• St John's School (Ranfurly), Ranfurly
• Waikouaiti School, Waikouaiti
• Ebbert Park School, Hastings
• Taipa Area School, Taipa
• Coromandel Area School, Coromandel
• Raglan Area School, Raglan
• Whangamata Area School, Whangamata
• Murupara Area School, Murupara.
The Ministry of Health is supporting VRI being available in District Health Boards/medical centres initially in Whanganui, Wellington region, and Nelson and a phased rollout across the country thereafter.
ACC is supporting VRI being available initially in its offices in Whangarei, Whanganui, Gisborne, and Invercargill.
Ministry of Social Development is supporting VRI being available initially in:
• Work and Income offices in Dunedin, Gisborne, Hamilton, Kaitaia, Napier, Nelson, Palmerston North Regional Office, Rotorua, Canterbury Regional Office, Timaru, Whanganui, Whangarei Regional Office
• Child Youth and Family offices in Greymouth, Invercargill, Tauranga.
Will VRI be extended into other areas?
MBIE will work with government agencies, Deaf Aotearoa, and Sprint to review how VRI is working and identify other locations for introduction over time.
What is the Government’s response to the Human Rights Commission’s inquiry into New Zealand Sign Language?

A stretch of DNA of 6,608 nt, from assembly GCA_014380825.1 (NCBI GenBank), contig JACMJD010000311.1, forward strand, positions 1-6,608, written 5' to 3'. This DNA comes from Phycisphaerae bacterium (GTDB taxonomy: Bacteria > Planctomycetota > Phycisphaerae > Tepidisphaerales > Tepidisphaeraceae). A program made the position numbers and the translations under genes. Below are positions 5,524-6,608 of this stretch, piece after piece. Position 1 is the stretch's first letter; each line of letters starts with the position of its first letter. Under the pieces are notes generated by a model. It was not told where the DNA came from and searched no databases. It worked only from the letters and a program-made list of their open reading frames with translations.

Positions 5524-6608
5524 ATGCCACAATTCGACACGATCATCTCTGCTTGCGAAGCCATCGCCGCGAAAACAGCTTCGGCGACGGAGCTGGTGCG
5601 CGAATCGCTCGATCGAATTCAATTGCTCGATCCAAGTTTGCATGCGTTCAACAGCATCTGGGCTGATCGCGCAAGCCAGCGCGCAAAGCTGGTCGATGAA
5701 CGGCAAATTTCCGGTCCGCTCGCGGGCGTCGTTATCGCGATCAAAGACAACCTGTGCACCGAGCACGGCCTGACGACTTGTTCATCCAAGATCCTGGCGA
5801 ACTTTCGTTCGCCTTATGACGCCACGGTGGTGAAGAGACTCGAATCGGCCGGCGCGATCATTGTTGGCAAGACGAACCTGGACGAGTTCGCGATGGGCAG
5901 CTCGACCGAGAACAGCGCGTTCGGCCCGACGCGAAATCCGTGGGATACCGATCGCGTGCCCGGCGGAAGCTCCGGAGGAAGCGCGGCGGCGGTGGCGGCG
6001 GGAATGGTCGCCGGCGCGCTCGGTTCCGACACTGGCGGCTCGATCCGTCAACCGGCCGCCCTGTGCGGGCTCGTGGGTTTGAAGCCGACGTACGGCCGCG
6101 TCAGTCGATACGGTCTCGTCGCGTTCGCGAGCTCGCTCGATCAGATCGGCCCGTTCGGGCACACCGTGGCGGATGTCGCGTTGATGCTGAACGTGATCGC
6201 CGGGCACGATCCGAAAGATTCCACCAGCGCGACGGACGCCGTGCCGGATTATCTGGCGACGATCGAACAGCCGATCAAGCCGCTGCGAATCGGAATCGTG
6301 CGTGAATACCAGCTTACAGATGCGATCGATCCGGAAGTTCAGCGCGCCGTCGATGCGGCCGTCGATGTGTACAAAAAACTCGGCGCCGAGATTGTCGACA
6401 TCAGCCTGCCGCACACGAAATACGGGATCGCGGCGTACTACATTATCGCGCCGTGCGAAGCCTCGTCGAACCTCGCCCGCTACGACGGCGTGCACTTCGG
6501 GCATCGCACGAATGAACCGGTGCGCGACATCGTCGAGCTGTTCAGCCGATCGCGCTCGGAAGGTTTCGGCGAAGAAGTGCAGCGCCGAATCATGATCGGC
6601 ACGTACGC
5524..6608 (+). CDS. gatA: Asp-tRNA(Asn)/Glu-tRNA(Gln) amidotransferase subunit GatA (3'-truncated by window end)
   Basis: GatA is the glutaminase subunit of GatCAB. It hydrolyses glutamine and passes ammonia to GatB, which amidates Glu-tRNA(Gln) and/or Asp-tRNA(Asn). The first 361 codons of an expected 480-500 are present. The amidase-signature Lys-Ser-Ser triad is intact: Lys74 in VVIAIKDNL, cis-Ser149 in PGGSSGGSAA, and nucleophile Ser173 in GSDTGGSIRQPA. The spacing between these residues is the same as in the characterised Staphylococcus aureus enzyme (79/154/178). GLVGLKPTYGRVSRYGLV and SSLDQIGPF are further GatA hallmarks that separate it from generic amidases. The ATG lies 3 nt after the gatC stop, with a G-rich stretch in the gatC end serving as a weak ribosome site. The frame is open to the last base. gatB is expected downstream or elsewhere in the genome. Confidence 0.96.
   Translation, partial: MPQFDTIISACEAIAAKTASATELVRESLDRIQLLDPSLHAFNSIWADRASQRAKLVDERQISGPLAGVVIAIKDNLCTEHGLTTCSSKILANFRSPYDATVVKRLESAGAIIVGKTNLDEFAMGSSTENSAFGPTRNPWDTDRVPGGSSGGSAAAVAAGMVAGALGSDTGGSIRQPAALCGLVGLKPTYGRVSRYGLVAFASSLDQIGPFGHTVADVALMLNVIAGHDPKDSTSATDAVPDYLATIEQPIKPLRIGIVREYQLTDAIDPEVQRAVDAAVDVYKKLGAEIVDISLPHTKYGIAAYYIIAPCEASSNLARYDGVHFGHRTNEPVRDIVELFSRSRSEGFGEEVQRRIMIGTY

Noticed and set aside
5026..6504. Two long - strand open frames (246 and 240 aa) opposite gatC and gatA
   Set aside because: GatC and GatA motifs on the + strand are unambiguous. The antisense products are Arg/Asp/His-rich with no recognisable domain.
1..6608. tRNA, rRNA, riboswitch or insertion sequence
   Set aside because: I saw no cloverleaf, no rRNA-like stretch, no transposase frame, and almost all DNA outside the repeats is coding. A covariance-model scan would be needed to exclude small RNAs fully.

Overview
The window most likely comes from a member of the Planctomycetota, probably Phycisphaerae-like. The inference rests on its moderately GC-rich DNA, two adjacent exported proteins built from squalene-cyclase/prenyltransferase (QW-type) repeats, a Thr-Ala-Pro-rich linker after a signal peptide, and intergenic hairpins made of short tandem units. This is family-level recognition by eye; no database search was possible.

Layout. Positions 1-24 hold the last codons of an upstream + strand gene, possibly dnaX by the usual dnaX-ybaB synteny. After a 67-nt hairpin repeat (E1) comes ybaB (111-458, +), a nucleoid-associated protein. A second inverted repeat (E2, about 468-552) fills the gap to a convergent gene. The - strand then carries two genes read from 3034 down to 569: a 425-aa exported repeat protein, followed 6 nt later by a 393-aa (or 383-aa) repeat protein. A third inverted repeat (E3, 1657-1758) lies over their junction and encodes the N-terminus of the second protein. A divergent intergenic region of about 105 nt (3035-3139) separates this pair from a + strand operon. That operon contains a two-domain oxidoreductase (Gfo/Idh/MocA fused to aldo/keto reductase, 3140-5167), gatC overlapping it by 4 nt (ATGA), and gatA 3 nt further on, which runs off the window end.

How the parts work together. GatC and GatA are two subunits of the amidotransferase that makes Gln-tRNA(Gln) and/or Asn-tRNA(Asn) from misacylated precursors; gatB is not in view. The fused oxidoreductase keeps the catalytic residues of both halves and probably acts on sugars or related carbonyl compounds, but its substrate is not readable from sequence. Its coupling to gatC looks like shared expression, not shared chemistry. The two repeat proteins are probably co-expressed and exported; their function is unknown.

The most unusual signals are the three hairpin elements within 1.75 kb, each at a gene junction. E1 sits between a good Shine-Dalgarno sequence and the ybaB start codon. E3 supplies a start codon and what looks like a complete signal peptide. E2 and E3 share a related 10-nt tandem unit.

The Human Rights Commission
inquiry’s report focused on three main areas:
• promotion and maintenance of New Zealand Sign Language
• communication, information and services, and the right to freedom of expression and opinion through the provision of professional NZSL interpreter services and other NZSL services and resources.
The Ministry of Education has established a sector reference group, involving Deaf people, to develop actions to improve access to New Zealand Sign Language in schools.
The Ministry of Social Development has established an experts advisory group, with a majority of members who are Deaf, to develop options on longer term mechanisms to promote and maintain New Zealand Sign Language.
The introduction of Video Remote
Interpreting is a key action to improve access to government
How will VRI impact NZSL interpreters?
VRI will be useful in locations where there are no local NZSL interpreters available.
It will also provide another career opportunity for interpreters.
As well, the
reduction in interpreters having to travel long distances to
support Deaf people accessing services will mean those
interpreters are freed up for interpretation work in their